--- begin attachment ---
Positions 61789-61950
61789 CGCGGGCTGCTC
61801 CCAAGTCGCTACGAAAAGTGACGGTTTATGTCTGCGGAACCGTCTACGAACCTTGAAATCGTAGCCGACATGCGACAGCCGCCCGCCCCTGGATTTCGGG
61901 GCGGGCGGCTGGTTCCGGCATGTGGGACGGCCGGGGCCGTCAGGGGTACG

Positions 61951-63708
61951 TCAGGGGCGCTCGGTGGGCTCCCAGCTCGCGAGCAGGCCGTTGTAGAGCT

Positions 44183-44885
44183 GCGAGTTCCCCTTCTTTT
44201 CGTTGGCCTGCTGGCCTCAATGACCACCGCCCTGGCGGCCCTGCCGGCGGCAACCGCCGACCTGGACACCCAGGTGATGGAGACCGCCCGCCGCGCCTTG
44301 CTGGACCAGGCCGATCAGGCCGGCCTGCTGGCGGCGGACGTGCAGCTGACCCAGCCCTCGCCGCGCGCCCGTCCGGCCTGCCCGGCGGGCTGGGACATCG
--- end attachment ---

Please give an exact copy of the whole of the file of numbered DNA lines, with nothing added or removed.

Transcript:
Positions 61789-61950
61789 CGCGGGCTGCTC
61801 CCAAGTCGCTACGAAAAGTGACGGTTTATGTCTGCGGAACCGTCTACGAACCTTGAAATCGTAGCCGACATGCGACAGCCGCCCGCCCCTGGATTTCGGG
61901 GCGGGCGGCTGGTTCCGGCATGTGGGACGGCCGGGGCCGTCAGGGGTACG

Positions 61951-63708
61951 TCAGGGGCGCTCGGTGGGCTCCCAGCTCGCGAGCAGGCCGTTGTAGAGCT

Positions 44183-44885
44183 GCGAGTTCCCCTTCTTTT
44201 CGTTGGCCTGCTGGCCTCAATGACCACCGCCCTGGCGGCCCTGCCGGCGGCAACCGCCGACCTGGACACCCAGGTGATGGAGACCGCCCGCCGCGCCTTG
44301 CTGGACCAGGCCGATCAGGCCGGCCTGCTGGCGGCGGACGTGCAGCTGACCCAGCCCTCGCCGCGCGCCCGTCCGGCCTGCCCGGCGGGCTGGGACATCG